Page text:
We know that English is the prevailing world language, and that Chinglish should be avoided. However, a new global tongue, called "Panglish", is expected to overtake traditional English in the coming decades.
The language of Shakespeare and Dickens is evolving into a new, simplified form of English that will be spoken by billions of people around the world. The changes are being driven by people who speak English as a second language, New Scientist magazine reports.
According to the report, Panglish will be similar to the versions of English used by non-native speakers.
Linguists say Panglish will lose some of the English sounds which non-native speakers find difficult to pronounce. For instance, the "th" sounds in "this" and "thin" might be replaced by "z" or "s", respectively. The short "l" sound in "hotel" might be replaced with the longer "l" of "lady".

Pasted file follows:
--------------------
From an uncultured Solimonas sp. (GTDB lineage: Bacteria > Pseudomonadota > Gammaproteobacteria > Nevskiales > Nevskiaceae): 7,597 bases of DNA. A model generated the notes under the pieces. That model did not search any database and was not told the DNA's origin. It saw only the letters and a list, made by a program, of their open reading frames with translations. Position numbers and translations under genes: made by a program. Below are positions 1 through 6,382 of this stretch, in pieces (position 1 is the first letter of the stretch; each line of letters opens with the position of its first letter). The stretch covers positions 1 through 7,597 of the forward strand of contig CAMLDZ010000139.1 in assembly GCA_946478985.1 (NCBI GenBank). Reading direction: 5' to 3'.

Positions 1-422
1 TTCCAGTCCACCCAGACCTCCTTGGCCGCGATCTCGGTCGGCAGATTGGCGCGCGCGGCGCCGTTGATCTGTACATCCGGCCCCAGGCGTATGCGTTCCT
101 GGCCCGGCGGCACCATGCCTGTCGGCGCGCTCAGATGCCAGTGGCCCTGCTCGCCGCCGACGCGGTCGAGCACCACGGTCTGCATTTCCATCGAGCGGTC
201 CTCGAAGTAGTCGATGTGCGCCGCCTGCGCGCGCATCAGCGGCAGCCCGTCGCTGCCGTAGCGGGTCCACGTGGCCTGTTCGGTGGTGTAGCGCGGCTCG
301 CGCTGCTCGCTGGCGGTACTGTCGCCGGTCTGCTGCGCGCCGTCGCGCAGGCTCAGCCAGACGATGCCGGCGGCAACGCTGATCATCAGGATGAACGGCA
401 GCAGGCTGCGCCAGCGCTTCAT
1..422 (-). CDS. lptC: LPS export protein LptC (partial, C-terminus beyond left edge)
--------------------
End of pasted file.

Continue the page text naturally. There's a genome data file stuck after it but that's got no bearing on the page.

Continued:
Consonants at the end of words may be dropped. So "friend" may be pronounced as "frien" and "send" as "sen". Group nouns like "information" and "furniture" – which don't have plural versions – could vanish. Therefore, it may become acceptable in Panglish to talk about "informations" and "furnitures".
Non-English speakers often forget the "s" at the end of third person singular verbs like "he runs" or "she walks". In Panglish, people may say "he talk" or "she eat".
"By 2010, around 2 billion people, or a third of the world's population, will speak English as a second language. In contrast, just 350 million people will speak it as a first language. By 2020, the number of native speakers will be down to 300 million," the Daily Mail newspaper predicts.
Unlike French, which is protected from corruption by the Academie Francaise, there is no organization to guard the English language.
（来源：21世纪英文报第749期 中山大学通讯员陈萌供稿 英语点津 Annabel 编辑）